Gold, oil surge in Asia as U.S., Iran exchange threats

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By Wayne Cole

SYDNEY (Reuters) – Asian share markets looked to be heading into turbulence on Monday as a flare-up of tensions in the Middle East sent gold to its highest in almost seven years while oil flirted with four-month peaks.

The United States detected a heightened state of alert by Iran’s missile forces, as President Donald Trump warned the U.S. would strike back, “perhaps in a disproportionate manner,” if Iran attacked any American person or target.

Iraq’s parliament on Sunday recommended all foreign troops be ordered out of the country after the U.S. killing of a top Iranian military commander and an Iraqi militia leader.

surged 1.6% to $1,575.37 per ounce in jittery trade and reached its highest since April 2013.

Oil prices added to their gains on fears any conflict in the region could disrupt global supplies. [O/R]

Brent crude () futures rose $1.05 to $69.65 a barrel, while U.S. crude () climbed 94 cents to $63.99.

“The risk of further escalation has clearly gone up – given the direct attack on Iran, Iran’s threat of retaliation and Trump’s desire to look tough – posing the threat of higher oil prices,” said Shane Oliver, chief economist at AMP Capital.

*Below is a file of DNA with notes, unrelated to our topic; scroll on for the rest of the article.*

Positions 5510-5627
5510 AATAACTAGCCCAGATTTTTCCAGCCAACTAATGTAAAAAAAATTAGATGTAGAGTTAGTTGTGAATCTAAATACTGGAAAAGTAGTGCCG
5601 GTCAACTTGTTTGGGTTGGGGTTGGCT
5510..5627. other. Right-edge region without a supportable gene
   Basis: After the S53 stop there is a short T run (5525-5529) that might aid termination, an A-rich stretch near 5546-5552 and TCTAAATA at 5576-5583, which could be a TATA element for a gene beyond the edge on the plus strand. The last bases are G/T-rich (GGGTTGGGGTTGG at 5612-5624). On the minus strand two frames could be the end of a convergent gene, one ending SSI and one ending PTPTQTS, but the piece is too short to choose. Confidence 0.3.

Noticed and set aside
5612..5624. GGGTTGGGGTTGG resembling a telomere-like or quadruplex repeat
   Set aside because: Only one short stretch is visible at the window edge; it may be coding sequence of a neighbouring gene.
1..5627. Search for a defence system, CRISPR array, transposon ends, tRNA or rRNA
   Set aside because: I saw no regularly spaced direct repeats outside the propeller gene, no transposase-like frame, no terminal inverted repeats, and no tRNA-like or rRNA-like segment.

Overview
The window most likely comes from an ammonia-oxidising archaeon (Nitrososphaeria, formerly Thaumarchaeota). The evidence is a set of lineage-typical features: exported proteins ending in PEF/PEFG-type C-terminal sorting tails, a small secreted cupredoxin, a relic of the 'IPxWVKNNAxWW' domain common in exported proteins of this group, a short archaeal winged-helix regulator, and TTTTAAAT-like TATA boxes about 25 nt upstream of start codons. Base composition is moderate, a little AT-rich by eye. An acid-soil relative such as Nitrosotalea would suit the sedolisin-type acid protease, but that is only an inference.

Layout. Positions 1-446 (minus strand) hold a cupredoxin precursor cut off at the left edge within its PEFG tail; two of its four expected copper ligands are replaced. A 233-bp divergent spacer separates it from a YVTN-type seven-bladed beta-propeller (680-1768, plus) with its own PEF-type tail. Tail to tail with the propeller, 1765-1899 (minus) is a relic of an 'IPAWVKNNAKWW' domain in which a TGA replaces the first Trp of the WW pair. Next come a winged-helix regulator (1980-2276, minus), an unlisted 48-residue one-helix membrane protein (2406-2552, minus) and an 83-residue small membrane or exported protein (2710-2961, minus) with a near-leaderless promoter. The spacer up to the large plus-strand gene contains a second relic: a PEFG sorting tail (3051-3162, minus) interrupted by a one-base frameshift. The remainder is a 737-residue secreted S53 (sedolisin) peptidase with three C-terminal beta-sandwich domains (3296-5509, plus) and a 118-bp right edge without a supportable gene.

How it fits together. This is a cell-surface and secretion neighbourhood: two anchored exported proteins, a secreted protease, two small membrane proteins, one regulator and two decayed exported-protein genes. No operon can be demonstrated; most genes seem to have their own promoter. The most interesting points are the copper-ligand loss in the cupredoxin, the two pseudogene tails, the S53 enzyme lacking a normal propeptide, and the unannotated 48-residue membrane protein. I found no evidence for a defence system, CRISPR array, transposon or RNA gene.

“Historically though oil prices need to double to pose a severe threat to global growth and we are long way from that.”

MSCI’s broadest index of Asia-Pacific shares outside Japan () was off 0.16% though most major indices were yet to open. Futures () for Japan’s Nikkei () pointed to an opening fall of around 500 points.

E-Mini futures for the S&P 500 () fell 0.4% in very choppy trade.

Sovereign bonds benefited from the safety bid with yields on 10-year Treasuries () down at 1.795% having fallen 10 basis points on Friday. Treasury futures () gained 7 ticks.

In currency markets, the Japanese yen remained the favored safe harbor courtesy of Japan’s massive holdings of foreign assets. Investors assume Japanese funds would repatriate their money during a true global crisis, pushing the yen higher.

Early Monday, the dollar had edged down to a three-month trough of 107.81 yen , and risked a pullback all the way to 107.00. The euro likewise eased to 120.45 yen () having hit a three-week low.

The dollar was steadier against the other majors, with the euro being little changed at $1.1166 (). Against a basket of currencies, the dollar was holding at 96.852 ().

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